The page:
Are you a teenager and have a good relationship with your sibling? Then you may be better protected from mental illness.
American researchers have studied a little more than 200 teenagers, their siblings and parents in the United States for three years.
Earlier studies have shown that there is a risk that children who have been exposed to destructive conflicts between their parents more often have mental illness in their later life.
In this study, the researchers saw that a strong sibling relationship during difficult protected them against mental illness in their own life.
Adolescents who witnessed conflict between their parents had greater distressed responses to conflicts a year later, and greater distressed responses, in turn, predicted mental health problems in the teens in the subsequent year, the study found.
However, teens who had good bonds with their siblings were protected from experiencing these distressed responses when they witnessed their parents’ conflict, and ultimately were protected from subsequent mental health problems. These protective effects were similar for siblings of different ages and combinations of genders.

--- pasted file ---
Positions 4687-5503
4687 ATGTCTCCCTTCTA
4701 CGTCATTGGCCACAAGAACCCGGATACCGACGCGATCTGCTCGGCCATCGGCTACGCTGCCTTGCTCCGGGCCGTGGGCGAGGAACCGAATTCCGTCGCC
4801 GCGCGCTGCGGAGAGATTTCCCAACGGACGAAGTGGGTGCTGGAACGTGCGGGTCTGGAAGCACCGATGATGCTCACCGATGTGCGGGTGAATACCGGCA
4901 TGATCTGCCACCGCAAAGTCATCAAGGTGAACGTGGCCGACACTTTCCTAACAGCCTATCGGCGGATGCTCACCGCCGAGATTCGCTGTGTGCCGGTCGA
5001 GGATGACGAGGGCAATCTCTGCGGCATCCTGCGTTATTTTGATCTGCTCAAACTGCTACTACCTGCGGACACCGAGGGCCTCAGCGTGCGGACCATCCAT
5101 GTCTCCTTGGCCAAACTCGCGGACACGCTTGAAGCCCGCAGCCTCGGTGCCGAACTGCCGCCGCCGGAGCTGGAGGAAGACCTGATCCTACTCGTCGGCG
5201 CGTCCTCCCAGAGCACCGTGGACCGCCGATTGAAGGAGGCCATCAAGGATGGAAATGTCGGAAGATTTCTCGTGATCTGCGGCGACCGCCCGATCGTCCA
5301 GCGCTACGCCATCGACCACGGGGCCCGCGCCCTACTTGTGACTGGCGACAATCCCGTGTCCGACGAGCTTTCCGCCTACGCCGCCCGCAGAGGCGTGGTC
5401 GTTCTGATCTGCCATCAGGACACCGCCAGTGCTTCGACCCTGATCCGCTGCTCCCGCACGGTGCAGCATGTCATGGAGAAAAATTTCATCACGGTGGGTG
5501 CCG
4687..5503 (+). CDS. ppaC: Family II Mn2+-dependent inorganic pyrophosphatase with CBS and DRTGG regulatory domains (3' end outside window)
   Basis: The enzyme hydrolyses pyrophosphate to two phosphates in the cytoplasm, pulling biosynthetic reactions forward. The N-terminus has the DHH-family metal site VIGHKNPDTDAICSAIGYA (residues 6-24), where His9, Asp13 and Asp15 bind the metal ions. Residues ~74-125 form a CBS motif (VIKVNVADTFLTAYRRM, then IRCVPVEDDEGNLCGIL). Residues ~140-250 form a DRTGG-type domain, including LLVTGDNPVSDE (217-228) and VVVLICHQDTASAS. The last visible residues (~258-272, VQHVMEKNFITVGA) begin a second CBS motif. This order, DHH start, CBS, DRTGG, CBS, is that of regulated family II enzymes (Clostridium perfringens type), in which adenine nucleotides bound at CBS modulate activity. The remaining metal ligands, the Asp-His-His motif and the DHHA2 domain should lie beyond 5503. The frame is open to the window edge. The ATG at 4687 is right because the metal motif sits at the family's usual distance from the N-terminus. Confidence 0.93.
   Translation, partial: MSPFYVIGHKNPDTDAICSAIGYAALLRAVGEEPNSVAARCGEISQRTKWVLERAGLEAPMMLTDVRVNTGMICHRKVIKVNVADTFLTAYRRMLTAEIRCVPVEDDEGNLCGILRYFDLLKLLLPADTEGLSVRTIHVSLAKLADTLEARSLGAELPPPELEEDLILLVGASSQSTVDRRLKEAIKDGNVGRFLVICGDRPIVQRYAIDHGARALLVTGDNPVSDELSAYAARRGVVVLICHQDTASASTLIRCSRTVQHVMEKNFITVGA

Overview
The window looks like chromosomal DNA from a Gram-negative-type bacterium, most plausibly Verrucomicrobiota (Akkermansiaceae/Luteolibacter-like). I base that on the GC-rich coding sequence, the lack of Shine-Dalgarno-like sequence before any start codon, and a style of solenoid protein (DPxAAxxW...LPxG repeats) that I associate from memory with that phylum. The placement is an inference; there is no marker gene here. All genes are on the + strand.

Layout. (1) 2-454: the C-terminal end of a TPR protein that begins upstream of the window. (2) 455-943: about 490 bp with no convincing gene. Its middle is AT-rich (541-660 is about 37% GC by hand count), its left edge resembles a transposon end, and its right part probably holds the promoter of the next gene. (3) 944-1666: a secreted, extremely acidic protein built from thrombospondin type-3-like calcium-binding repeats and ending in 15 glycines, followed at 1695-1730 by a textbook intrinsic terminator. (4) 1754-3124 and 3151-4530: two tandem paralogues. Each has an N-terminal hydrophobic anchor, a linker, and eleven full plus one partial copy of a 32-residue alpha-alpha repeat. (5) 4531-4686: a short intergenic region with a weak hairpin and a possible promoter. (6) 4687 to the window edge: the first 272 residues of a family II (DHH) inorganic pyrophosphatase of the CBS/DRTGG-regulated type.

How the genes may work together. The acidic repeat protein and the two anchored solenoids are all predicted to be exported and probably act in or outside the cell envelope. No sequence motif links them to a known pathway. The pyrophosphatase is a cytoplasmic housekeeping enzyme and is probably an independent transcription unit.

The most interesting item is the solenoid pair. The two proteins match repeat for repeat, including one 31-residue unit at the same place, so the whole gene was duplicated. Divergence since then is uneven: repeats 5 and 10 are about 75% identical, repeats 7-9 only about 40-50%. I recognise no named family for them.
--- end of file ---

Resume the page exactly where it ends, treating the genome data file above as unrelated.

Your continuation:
“Relationships with siblings protected teens whether we defined a good bond as one that included warmth and problem-solving skills or one that had low levels of destructive conflict or disengagement,”
“Strengthening sibling relationships may not only directly foster children’s psychological adjustment, but also offer new approaches to counteracting the risks associated with experiencing hostility and unresolved conflicts between parents.”
– Meredith Martin, assistant professor of psychology at the University of Nebraska-Lincoln, who co-authored the study.
However, many factors are at play and more studies are needed to investigate the apparent relationship and the study’s authors caution that because the families were mostly White and middle class, the findings should not be generalized to families of other races and socioeconomic statuses.
Patrick T. Davies, Children’s Vulnerability to Interparental Conflict: The Protective Role of Sibling Relationship Quality, June 2018, Child Development. DOI: 10.1111 / cdev.13078.